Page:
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Tularemia (Rabbit Fever) in Dogs

By Otto M. Radostits, CM, DVM, MSc, DACVIM (Deceased), Professor Emeritus, Department of Large Animal Clinical Sciences, Western College of Veterinary Medicine, University of Saskatchewan ; David A. Ashford, DVM, MPH, DSc, Assistant Area Director, International Services, APHIS, USDA ; Craig E. Greene, DVM, MS, Professor, Department of Small Animal Medicine, College of Veterinary Medicine, University of Georgia ; Eugene D. Janzen, DVM, MVS, Professor, Production Animal Health, Faculty of Veterinary Medicine, University of Calgary ; Bert E. Stromberg, PhD, Professor, Veterinary and Biomedical Sciences, College of Veterinary Medicine, University of Minnesota ; Max J. Appel, DMV, PhD, Professor Emeritus ; Stephen C. Barr, BVSc, MVS, PhD, DACVIM, Professor of Medicine, Department of Clinical Sciences, College of Veterinary Medicine, Cornell University ; J. P. Dubey, MVSc, PhD, Microbiologist, Animal Parasitic Diseases Laboratory, Beltsville Agricultural Research Center, USDA ; Paul Ettestad, DVM, MS, State Public Health Veterinarian, Epidemiology and Response Division, New Mexico Department of Health ; Kenneth R. Harkin, DVM, DACVIM, Associate Professor, College of Veterinary Medicine, Kansas State University ; Delores E. Hill, PhD, Parasitologist, U.S. Department of Agriculture ; Johnny D. Hoskins, DVM, PhD, Small Animal Consultant ; Jodie Low Choy, BVSc, BVMS, IVAS Cert, Menzies School of Health Research; University Avenue Veterinary Hospital, Northern Territory, Australia ; Barton W. Rohrbach, VMD, MPH, DACVPM, Associate Professor, Department of Comparative Medicine, Veterinary Teaching Hospital, University of Tennessee ; J. Glenn Songer, PhD, Professor, Department of Veterinary Science and Microbiology, University of Arizona ; Joseph Taboada, DVM, DACVIM, Professor and Associate Dean, Office of Student and Academic Affairs, School of Veterinary Medicine, Louisiana State University ; Charles O. Thoen, DVM, PhD, Professor, Veterinary Microbiology and Preventive Medicine, College of Veterinary Medicine, Iowa State University ; John F. Timoney, MVB, PhD, Dsc, MRCVS, Keeneland Chair of Infectious Diseases, Gluck Equine Research Center, Department of Veterinary Science, University of Kentucky ; Ian Tizard, BVMS, PhD, DACVM, University Distinguished Professor of Immunology; Director, Richard M. Schubot Exotic Bird Health Center, Department of Veterinary Pathobiology, College of Veterinary Medicine and Biomedical Sciences, Texas A&M University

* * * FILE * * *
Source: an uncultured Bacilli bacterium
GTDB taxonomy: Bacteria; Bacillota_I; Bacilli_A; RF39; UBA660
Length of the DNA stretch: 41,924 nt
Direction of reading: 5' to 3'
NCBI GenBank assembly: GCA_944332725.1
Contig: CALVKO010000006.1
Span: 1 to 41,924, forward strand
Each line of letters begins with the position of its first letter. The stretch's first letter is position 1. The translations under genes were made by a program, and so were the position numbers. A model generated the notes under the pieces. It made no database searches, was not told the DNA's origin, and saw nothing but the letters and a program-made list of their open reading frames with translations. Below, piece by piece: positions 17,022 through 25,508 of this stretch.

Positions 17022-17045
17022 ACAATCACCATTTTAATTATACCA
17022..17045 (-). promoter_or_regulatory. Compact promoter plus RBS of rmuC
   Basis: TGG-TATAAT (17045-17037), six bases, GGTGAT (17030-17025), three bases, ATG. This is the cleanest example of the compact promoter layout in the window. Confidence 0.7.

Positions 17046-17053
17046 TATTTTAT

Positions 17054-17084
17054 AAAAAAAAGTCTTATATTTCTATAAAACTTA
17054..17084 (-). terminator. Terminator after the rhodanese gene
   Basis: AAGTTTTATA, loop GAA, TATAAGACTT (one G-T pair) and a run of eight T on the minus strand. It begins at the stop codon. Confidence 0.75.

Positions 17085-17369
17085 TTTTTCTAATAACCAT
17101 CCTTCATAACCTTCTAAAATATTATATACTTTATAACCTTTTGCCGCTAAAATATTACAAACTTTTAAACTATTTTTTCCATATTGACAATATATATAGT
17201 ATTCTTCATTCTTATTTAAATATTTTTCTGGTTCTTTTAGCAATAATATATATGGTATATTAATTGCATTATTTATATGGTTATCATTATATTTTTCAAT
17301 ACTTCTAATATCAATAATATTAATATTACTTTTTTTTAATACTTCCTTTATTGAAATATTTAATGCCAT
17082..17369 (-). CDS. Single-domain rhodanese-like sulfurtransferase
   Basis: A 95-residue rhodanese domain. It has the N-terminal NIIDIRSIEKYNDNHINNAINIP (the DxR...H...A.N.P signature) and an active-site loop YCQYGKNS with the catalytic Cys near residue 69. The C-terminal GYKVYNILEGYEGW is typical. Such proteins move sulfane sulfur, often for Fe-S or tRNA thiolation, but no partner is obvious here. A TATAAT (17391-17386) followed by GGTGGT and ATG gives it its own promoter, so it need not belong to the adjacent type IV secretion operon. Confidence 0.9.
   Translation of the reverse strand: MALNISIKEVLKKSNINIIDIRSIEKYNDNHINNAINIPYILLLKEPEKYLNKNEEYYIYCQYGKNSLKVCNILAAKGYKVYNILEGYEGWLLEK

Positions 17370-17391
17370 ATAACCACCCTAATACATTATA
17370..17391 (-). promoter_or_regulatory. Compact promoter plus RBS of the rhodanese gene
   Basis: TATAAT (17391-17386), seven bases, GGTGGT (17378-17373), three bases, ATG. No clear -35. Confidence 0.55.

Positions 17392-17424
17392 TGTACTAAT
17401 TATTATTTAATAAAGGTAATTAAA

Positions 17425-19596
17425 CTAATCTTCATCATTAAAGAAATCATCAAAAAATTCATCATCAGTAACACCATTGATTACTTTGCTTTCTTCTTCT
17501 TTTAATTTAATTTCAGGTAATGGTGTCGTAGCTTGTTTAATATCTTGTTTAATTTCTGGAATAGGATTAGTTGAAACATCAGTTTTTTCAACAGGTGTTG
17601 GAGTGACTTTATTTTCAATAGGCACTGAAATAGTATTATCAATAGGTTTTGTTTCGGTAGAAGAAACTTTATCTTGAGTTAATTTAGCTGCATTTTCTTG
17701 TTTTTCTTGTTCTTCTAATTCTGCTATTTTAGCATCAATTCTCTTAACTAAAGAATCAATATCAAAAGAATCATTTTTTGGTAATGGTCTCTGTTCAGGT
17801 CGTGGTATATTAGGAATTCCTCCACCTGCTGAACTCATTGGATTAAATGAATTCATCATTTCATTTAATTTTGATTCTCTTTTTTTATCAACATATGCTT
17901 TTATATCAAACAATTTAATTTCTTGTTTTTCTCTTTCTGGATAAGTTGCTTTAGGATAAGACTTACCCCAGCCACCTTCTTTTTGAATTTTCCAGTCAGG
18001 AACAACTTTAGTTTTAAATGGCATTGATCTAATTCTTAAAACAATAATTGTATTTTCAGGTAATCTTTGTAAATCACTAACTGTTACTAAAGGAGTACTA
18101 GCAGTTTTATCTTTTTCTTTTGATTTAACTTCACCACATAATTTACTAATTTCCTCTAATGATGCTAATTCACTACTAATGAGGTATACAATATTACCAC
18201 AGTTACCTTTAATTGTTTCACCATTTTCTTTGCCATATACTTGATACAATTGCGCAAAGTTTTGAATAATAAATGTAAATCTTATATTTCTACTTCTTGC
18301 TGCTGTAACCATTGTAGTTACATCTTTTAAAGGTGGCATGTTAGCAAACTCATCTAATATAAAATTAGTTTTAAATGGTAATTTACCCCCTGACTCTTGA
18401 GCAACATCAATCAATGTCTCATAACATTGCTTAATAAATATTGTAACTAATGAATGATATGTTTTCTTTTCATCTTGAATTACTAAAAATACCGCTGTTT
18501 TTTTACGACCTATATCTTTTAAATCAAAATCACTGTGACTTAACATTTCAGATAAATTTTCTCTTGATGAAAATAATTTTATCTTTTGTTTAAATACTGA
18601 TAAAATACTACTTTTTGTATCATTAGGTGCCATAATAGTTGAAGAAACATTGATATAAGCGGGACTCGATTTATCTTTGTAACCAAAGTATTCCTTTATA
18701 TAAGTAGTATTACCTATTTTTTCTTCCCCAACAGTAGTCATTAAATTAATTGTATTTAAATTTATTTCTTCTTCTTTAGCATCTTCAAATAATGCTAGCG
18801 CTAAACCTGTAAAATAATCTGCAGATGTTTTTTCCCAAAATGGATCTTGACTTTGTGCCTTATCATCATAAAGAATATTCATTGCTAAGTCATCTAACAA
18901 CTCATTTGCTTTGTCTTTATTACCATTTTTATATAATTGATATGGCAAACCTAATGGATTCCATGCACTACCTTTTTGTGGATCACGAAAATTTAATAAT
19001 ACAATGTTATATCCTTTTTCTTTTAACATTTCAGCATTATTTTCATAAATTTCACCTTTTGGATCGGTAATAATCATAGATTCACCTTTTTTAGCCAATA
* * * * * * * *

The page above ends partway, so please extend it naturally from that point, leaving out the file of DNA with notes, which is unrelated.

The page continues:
Also see professional content regarding tularemia.

Tularemia is a bacterial disease that affects people and many species of wild and domestic animals. It is caused by toxins in the blood produced by the bacterium Francisella tularensis. The bacteria can survive for weeks or months in a moist environment. There are 2 types of organisms that differ based on the severity of the disease they produce. Type A is more likely to cause rapid and severe disease. It is found most commonly in North America. Disease resulting from Type B infection is generally mild and occurs most commonly as a result of contact with aquatic animals or ingestion of contaminated water in North America and Eurasia.

In domestic animals, sheep are infected most frequently, but infection has been reported in dogs, pigs, and horses. It is possible that many mild cases go untreated and unreported among pets and livestock. Infection occurs most commonly in cottontail and jackrabbits, beaver, muskrat, meadow voles, and sheep in North America, and other voles, field mice, and lemmings in Europe and Asia. Although found in every state except Hawaii, tularemia is most often reported in the south central and western US (Missouri, Oklahoma, South Dakota, and Montana).

The disease can be transmitted from animals to humans by several routes. The most common mode of transmission to humans is from the bite of an infected tick. Direct transmission can occur from contact with moist tissue when skinning and preparing wild game. Other sources of infection include eating infected, undercooked game and drinking contaminated water. Rarely, the bite of a cat that has recently fed on an infected animal has been found to be a source of human infection.

In most mammals, signs of illness may include tick infestation, swollen glands, the sudden onset of high fever, lethargy, and poor appetite. Other signs may include stiffness and reduced mobility and are associated with a generalized infection. Pulse and respiratory rates may also be increased, and the infected animal may have a cough, diarrhea, and frequent urination. Prostration and death may occur in a few hours or days. Signs in dogs may include skin ulcers, swollen glands, throat infection, vomiting and diarrhea, and pneumonia. Very mild cases without signs may be common.

Veterinarians treat cases of tularemia with an antibiotic. Early treatment should prevent death; however, prolonged treatment may be necessary. Control is difficult and is limited to reducing tick infestation and to rapid diagnosis and treatment. Animals that recover develop a long-lasting immunity.